A Predictive Tool for Delaying Wrinkling and Tearing Failures in Sheet Metal Forming

[+] Author and Article Information
J. Cao, M. C. Boyce

Department of Mechanical Engineering, Massachusetts Institute of Technology, Cambridge, MA 02139

J. Eng. Mater. Technol 119(4), 354-365 (Oct 01, 1997) (12 pages) doi:10.1115/1.2812270 History: Received October 12, 1996; Revised April 22, 1997; Online November 27, 2007


In the sheet metal forming industry, there is increasing demand to lower manufacturing costs while also providing a decrease in product development turnaround period as well as lighter weight products. These demands have put increasing pressure on the development and use of predictive numerical simulations and in the design and optimization of new forming technologies. In this paper, two of the primary in-process failure modes of sheet metal, wrinkling and tearing, are examined followed by construction of an advanced forming technology—Variable Binder Force—using numerical tools. Specifically, a methodology of capturing the onset of wrinkling and postbuckling behavior proposed in Cao and Boyce (1997) is used to predict wrinkling failure in conical and square cup forming. The results obtained from simulations and experiments demonstrate that the proposed method is not only accurate, but also robust. A tearing criterion based on Forming Limit Diagrams of non-proportional loading paths is then developed and again shows excellent predictability. Finally, a Variable Binder Force (VBF) trajectory for conical cup forming is designed using simulations which incorporate feedback control to the binder based on the predictions of wrinkling and tearing of the sheet. Experiments using this predefined VBF trajectory show a 16 percent increase informing height over the best conventional forming method, that is, constant binder force. The uniqueness of this paper is that numerical simulation is no longer utilized only as a verification tool, but as a design tool for, advanced manufacturing process with the help of the predictive tools incorporated directly into the numerical model.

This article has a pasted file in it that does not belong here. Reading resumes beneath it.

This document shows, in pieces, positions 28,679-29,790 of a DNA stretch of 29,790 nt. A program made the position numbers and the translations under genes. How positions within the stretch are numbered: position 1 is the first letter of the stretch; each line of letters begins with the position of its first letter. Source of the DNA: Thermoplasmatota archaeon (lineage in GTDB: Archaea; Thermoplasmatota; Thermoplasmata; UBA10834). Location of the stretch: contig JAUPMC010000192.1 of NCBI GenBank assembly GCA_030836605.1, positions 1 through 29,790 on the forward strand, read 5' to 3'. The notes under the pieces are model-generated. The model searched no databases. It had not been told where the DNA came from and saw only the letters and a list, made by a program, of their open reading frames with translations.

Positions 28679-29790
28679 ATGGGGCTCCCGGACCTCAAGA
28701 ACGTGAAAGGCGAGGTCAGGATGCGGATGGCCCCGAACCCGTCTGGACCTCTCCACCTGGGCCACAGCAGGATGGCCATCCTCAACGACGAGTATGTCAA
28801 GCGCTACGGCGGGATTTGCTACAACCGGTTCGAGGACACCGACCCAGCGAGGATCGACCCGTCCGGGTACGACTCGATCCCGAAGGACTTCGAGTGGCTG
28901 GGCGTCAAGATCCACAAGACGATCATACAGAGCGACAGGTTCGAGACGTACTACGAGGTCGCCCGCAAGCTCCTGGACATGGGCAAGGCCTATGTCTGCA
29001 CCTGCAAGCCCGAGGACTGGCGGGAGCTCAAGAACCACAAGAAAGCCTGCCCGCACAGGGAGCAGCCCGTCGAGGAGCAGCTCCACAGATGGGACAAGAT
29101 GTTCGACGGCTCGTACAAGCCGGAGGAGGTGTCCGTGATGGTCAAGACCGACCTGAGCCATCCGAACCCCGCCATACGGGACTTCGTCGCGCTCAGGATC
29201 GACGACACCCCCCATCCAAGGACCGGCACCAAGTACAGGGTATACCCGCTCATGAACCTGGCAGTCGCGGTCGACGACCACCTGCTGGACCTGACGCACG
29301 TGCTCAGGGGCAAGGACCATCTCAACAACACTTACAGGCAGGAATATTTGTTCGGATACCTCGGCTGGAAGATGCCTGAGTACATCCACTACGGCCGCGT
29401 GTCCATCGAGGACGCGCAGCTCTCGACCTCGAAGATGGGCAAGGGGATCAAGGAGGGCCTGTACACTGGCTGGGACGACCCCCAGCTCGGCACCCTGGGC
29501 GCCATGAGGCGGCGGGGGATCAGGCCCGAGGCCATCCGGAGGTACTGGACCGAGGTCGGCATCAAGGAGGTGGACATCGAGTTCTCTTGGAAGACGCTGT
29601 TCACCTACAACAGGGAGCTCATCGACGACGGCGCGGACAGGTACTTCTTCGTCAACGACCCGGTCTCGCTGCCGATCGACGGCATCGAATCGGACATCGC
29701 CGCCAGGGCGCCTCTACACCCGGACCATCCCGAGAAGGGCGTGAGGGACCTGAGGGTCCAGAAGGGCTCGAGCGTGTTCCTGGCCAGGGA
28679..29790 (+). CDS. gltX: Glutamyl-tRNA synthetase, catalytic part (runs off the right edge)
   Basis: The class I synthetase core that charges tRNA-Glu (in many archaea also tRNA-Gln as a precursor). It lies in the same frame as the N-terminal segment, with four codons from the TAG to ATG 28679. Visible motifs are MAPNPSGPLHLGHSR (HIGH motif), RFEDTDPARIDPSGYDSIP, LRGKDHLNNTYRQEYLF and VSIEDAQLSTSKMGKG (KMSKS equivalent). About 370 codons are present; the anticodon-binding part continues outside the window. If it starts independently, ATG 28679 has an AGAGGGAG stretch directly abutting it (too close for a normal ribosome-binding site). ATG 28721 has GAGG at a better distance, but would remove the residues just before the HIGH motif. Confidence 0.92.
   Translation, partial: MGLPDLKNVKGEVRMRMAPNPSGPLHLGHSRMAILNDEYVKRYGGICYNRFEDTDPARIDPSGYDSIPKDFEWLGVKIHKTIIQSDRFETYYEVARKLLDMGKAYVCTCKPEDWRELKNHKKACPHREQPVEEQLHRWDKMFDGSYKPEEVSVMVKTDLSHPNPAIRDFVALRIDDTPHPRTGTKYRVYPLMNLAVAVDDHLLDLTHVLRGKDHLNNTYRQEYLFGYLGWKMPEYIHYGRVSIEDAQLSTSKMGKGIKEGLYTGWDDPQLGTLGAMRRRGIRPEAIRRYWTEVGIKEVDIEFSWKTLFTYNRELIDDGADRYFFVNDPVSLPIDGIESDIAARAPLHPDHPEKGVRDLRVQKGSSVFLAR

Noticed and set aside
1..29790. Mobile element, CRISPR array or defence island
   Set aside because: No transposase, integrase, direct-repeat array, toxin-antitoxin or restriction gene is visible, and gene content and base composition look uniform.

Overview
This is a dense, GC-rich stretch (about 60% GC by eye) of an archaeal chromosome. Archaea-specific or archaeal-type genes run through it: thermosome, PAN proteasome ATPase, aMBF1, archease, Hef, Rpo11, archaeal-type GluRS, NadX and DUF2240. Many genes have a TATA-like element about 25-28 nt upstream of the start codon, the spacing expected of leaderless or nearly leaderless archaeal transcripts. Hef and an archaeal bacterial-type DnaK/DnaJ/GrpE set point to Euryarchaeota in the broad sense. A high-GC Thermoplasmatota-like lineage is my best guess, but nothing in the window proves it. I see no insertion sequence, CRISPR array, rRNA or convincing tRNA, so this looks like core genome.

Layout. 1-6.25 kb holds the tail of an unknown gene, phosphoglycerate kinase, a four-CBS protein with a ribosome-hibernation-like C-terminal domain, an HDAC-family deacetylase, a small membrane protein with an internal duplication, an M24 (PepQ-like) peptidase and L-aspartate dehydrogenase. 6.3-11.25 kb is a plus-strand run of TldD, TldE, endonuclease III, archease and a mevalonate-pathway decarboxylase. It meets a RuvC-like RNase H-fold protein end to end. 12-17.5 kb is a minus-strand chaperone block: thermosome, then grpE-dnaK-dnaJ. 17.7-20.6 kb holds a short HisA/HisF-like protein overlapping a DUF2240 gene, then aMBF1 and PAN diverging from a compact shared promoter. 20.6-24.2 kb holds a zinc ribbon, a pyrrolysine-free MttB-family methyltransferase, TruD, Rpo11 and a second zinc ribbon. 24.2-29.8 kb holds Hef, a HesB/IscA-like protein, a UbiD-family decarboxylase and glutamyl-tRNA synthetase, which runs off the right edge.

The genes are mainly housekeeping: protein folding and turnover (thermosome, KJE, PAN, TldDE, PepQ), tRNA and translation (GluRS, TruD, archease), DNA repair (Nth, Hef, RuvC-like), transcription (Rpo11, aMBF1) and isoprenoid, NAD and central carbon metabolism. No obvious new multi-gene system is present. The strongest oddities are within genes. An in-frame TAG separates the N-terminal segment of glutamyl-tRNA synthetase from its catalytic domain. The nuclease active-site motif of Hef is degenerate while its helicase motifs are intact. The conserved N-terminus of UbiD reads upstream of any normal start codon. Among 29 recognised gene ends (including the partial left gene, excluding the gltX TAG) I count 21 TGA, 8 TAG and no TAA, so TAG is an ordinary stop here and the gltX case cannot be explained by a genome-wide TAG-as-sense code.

Copyright © 1997 by The American Society of Mechanical Engineers
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